Ballast Point sale and other things to make you go “hmmmm”

In case you haven’t heard the news about San Diego’s Ballast Point Brewing today—and I don’t know how you could have missed it, if you’re even marginally interested in beer—they have sold to beverage company Constellation Brands for the staggering, Dr. Evil-worthy sum of $1 billion. Yes, that is billion with a B. There are news stories all over about it, but you can read the press release on All About Beer if you don’t feel like searching.

Let’s be honest, $1,000,000,000 is a ridiculous amount of money for a craft brewery! My initial reaction this morning on Twitter was:

Forget posts about selling out etc. I’m more curious if ANY brewery is worth $1B…

And:

If there are any doubts about whether there’s a craft beer bubble, $1 billion should settle it

Yep, I said the “B” word. Any investor dropping that much money on a craft brewery purchase—depending on how you define “craft” (if you even buy into the Brewers Association’s definition) of course—send up a big red flag to me.

And my wife pointed out that this Ballast Point news broke immediately after San Diego Beer Week was over. Interesting timing, that; it would have been interesting to see the reaction had this come out during SDBW.

I’ve been telling people for awhile now that mergers and buyouts and consolidation is the future of this beer industry. Even so, it’s been a weird year for this whole acquisition business; what with AB InBev buying (since last October) 10 Barrel, Elysian, and Golden Road, to Firestone Walker selling to Duvel Moortgat, Lagunitas “spreading craft beer to the world” via Heineken, and made-to-sell Saint Archer getting picked up by MillerCoors, the landscape is changing faster than we can process. (And I didn’t even mention Full Sail and its investor group, Logsdon sold to Uptown Market, Green Flash buying Alpine beer, and, and, and—there’s a good roundup here. Hell, even Dogfish Head sold 15% to a private equity firm!)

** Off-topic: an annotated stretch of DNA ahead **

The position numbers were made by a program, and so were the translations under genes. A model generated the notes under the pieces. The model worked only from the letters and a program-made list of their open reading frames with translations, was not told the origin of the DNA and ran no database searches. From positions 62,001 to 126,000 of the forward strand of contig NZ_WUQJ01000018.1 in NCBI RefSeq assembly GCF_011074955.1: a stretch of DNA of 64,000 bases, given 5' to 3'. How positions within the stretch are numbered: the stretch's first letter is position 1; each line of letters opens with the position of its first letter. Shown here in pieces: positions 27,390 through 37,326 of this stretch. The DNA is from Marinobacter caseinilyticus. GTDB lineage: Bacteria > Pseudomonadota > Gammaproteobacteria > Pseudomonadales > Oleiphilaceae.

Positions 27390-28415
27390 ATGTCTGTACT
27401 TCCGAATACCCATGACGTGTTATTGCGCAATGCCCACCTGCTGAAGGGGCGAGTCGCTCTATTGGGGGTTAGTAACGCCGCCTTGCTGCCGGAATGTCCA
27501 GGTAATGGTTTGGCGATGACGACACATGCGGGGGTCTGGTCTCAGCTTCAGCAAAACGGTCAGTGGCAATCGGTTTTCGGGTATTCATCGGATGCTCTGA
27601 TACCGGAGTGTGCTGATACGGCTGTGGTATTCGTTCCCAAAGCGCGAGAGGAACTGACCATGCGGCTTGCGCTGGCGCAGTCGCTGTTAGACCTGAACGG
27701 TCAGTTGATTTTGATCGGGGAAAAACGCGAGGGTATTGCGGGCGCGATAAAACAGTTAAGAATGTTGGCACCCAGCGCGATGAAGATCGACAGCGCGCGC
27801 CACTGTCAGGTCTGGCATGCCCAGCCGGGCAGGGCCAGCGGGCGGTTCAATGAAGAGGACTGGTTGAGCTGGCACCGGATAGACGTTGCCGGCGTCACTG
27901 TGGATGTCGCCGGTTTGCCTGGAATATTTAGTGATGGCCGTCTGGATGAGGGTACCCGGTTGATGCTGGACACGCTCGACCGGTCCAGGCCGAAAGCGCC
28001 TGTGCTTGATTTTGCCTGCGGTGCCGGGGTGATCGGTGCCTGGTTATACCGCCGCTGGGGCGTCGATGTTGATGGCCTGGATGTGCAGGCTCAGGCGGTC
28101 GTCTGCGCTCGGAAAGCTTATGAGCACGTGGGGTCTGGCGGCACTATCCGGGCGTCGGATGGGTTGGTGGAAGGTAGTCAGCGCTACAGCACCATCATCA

If I was going to get any Lagunitas draft business with our pale ale, I would have to fight with Sierra Nevada, and even if it was possible to do (which it probably wasn’t), you don’t do that to a company you respect. In any case, I only wanted to compete with imported beers and never with other craft brewers. That is still true today.

— Tony Magee, So You Want to Start a Brewery?

Doing some quick math on the billion dollar deal, it’s a valuation of Ballast Point at $8695.65 per barrel (at 115,000 barrels) for 2014, and about $3636.36 per barrel at 2015 cooperage projections. Of course that’s not an actual way to calculate valuation but just for fun it would be interesting to come up with some sort of formula, based on their numbers—500 employees, distributed in 30 states, four brewpubs as well as the number of barrels of beer brewed and sold. Then we could plug in the numbers from other breweries and see where that takes us…

Something more fun to finish the night: Even Kermit the Frog has an opinion on craft beer!

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